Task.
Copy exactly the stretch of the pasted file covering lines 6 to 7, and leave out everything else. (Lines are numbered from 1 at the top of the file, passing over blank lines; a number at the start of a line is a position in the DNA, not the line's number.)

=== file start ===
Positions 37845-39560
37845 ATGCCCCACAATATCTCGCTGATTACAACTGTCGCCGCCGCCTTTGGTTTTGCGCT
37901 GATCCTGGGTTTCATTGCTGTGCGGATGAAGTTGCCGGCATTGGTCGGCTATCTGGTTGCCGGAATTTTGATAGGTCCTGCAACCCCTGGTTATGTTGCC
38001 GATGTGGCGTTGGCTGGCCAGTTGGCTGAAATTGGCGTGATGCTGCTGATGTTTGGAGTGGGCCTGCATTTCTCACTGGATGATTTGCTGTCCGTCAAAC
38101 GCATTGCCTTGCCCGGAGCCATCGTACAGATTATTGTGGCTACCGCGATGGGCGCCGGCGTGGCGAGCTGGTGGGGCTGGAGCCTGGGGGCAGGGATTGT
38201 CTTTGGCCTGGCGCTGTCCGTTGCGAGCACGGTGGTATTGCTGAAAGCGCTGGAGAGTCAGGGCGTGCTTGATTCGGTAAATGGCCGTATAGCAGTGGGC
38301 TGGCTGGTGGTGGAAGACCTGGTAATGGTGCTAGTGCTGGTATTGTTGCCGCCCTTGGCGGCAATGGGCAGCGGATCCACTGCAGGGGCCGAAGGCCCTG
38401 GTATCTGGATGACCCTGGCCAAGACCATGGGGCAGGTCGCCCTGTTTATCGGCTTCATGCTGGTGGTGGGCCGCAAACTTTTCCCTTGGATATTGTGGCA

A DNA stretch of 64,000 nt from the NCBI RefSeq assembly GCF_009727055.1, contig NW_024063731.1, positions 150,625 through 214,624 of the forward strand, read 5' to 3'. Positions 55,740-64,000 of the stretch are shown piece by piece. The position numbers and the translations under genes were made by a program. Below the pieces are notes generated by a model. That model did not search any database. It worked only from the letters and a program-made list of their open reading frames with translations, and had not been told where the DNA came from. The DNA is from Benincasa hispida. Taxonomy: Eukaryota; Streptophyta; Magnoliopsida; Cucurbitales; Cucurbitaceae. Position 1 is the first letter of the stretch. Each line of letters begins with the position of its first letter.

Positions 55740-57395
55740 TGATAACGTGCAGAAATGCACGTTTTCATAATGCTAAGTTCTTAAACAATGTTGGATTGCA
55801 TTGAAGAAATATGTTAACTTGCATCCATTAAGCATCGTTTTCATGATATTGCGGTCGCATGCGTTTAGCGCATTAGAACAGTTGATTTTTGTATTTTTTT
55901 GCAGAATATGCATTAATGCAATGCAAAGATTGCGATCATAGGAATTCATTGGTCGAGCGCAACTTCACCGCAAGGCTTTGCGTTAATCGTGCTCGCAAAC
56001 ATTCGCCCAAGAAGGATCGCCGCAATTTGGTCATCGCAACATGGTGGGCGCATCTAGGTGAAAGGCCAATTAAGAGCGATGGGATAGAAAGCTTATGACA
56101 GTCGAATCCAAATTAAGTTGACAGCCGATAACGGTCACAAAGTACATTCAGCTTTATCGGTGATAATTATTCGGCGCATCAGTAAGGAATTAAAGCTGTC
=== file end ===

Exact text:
38201 CTTTGGCCTGGCGCTGTCCGTTGCGAGCACGGTGGTATTGCTGAAAGCGCTGGAGAGTCAGGGCGTGCTTGATTCGGTAAATGGCCGTATAGCAGTGGGC
38301 TGGCTGGTGGTGGAAGACCTGGTAATGGTGCTAGTGCTGGTATTGTTGCCGCCCTTGGCGGCAATGGGCAGCGGATCCACTGCAGGGGCCGAAGGCCCTG